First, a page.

We Created This Confusion

November 13, 2017


The Morning Heresy is your daily digest of news and links relevant to the secular and skeptic communities.

(Sorry for the late posting. I had a dentist appointment, and now I’m cranky.)

Rooooooooooyyyyyyyyyyy Moooooooooooooooore. Try not to spit your beverage all over your Bibles when you discover that Captain Commandments, someone who made abusing his power his raison d’être, abused his power at the expense of underage women. In case you’re wise enough to stay away from the news these days, here’s what Mister Covet-and-Shove-It was up to when he was a naive young man in his THIRTIES: coercing young women and girls (the youngest was 14) into sexual relationships with him.

The conservative media machine immediately moved to protect Moore, making some very novel excuses for his pursuit of a sexual relationship with a child, and of course Moore himself denies any wrongdoing, calls the women and the Washington Post liars, but doesn’t strictly deny some of the relationships. Oh, you ready to throw up again? He said this to Sean Hannity:

I don’t remember dating any girl without the permission of her mother.

Go clean yourself up and come back when you’re ready.

Republicans are, of course, being mealy-mouthed and cowardly about the whole thing. Behind the scenes they are scrambling to find ways of ditching him, but the only meaningful endorsements that have been rescinded have been those of Sens. Mike Lee and Steve Daines. The rest are all offering some variation on saying he should “step aside” from the race “if the allegations are true.” Which freaking of course they are.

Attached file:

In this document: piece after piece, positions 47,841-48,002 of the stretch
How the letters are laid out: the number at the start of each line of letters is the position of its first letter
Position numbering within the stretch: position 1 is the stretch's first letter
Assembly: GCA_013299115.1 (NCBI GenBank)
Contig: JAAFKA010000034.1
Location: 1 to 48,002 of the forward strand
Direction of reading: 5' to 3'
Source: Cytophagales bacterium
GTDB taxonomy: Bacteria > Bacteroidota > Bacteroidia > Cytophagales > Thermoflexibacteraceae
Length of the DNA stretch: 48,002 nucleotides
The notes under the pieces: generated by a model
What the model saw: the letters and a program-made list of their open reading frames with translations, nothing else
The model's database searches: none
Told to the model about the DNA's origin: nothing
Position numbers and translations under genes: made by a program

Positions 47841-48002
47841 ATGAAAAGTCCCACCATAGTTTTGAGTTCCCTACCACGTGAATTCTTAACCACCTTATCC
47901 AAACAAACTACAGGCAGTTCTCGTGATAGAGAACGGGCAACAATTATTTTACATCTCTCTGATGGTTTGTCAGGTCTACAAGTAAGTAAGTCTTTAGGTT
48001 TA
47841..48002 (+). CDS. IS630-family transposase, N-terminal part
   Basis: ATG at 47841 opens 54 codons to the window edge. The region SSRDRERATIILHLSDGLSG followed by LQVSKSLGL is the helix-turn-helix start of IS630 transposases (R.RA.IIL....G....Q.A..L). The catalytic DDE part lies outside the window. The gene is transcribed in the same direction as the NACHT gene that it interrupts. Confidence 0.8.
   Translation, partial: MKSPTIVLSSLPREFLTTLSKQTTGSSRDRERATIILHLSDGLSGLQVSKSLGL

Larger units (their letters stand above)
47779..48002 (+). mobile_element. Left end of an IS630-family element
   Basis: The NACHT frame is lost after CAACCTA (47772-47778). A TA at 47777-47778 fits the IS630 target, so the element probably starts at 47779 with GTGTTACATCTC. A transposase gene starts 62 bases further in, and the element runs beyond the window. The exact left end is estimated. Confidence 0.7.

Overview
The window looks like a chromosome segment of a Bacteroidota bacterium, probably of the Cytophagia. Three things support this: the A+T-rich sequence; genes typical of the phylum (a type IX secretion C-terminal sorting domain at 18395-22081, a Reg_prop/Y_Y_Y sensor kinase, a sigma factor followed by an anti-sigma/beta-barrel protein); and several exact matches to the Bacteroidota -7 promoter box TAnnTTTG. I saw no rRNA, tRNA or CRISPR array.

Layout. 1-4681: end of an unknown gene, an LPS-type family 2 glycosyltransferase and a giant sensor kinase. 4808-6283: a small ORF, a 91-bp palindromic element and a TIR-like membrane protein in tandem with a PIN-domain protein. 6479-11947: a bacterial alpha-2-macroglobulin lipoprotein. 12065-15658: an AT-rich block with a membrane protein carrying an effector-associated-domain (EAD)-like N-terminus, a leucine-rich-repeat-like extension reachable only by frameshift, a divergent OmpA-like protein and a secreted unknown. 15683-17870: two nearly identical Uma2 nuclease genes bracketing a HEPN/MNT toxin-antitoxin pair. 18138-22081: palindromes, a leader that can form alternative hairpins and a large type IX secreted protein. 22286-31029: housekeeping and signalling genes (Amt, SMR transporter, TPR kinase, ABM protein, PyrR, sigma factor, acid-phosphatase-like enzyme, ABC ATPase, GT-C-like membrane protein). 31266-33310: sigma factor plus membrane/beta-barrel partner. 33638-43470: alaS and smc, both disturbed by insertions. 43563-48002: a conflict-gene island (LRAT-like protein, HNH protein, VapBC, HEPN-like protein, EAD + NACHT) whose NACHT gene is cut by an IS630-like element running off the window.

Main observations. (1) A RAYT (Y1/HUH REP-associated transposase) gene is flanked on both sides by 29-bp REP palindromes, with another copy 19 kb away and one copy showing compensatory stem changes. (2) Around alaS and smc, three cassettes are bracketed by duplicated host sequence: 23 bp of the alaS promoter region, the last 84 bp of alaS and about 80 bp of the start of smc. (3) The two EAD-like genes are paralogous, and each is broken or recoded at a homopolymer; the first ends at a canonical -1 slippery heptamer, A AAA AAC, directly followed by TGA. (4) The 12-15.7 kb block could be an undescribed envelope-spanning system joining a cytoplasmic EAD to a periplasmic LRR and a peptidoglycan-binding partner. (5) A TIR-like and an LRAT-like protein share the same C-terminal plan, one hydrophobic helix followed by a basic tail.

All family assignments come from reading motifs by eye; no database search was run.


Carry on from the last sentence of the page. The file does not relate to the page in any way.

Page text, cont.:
And you know what? Moore’s still going to win. The polls have tightened but there’s still plenty of time for his people to get over it. Plus, 37 percent of Alabama evangelicals say they are now MORE inclined to vore for Moore because of the allegations. Here’s the thing for the GOP, according to the Post:

If Mr. Moore wins, the party faces a potentially more untenable prospect: welcoming a child-molesting suspect into their ranks, a move that every Republican candidate would have to answer for.

But really, the key question in, why did they allow him into the club in the first place? I mean, I know why, but it’s not as though Moore’s myriad drawbacks, failings, and abuses have been a secret.

I’d also like to take this moment to highlight this letter to the editor to Seacoast Online which says that it is atheism that leads one to abandon moral behavior. Goodness gracious I beg to differ.

Scott Pruitt, Destroyer of Worlds, is relying on “research” by industry groups and ignoring the EPA’s own scientists. Steve Milloy, meanwhile, says dissident scientists “belong in jail.” So, it’s not surprising that other science posts have still not been filled, one year after Trump’s election.

Al Gore, he tried. “I don’t feel I have the ability to change [Trump’s] mind. He’s surrounded himself with the absolute worst of climate deniers who seem to have captured his mind on the issue.”

At Slate, John Ehrenreich teases out what makes conservatives more susceptible to believing in bullshit:

The gullibility of many on the right seems to have deeper roots . . . That may be because at the most basic level, conservatives and liberals seem to hold different beliefs about what constitutes “truth.” Finding facts and pursuing evidence and trusting science is part of liberal ideology itself. For many conservatives, faith and intuition and trust in revealed truth appear as equally valid sources of truth.